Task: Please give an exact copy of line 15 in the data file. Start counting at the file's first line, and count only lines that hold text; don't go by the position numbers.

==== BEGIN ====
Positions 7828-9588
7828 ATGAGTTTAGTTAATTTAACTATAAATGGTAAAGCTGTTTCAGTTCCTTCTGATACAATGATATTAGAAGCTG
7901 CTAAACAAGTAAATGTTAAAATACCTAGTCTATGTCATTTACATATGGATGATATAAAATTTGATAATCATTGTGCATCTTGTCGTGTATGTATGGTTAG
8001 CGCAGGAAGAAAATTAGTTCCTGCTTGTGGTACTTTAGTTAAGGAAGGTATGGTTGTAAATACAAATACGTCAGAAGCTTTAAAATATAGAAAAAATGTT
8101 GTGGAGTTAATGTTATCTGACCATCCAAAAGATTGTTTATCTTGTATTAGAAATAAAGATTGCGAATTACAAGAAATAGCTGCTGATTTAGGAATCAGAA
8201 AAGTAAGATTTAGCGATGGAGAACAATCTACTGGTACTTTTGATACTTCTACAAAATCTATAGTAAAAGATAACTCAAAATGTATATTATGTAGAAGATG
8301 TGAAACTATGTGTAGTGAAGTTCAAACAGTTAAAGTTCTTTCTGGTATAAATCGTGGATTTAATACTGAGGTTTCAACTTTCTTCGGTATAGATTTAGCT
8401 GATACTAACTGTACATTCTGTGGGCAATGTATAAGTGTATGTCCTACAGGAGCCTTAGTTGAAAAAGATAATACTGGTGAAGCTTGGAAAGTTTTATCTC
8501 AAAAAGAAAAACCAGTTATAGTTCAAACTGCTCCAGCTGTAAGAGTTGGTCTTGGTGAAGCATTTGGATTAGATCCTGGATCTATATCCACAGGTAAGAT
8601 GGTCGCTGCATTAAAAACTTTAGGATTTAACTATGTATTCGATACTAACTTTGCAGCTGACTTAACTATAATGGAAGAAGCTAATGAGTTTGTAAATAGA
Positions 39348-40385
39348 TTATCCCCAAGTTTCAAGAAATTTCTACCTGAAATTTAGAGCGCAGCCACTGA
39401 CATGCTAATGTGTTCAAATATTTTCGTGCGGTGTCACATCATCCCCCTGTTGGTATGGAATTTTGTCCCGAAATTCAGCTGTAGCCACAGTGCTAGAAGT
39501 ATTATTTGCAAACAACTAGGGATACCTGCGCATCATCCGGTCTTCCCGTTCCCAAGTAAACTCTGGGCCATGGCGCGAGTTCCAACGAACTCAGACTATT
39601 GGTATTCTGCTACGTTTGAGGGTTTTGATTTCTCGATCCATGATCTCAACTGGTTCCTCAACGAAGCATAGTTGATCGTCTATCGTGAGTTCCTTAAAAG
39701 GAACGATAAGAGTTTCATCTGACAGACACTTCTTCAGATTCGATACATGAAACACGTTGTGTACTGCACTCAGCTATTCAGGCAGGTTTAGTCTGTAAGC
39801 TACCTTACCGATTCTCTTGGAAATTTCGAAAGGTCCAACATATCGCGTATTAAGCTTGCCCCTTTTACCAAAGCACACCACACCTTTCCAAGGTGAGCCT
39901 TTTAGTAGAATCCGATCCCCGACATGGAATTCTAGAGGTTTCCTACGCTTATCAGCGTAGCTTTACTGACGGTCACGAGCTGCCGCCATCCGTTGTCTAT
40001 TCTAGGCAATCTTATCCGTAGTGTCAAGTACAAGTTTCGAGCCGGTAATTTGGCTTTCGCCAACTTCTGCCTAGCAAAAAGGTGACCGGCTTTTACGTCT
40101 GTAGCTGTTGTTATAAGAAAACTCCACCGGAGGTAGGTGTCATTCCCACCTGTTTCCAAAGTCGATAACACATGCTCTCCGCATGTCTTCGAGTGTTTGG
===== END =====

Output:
39601 GGTATTCTGCTACGTTTGAGGGTTTTGATTTCTCGATCCATGATCTCAACTGGTTCCTCAACGAAGCATAGTTGATCGTCTATCGTGAGTTCCTTAAAAG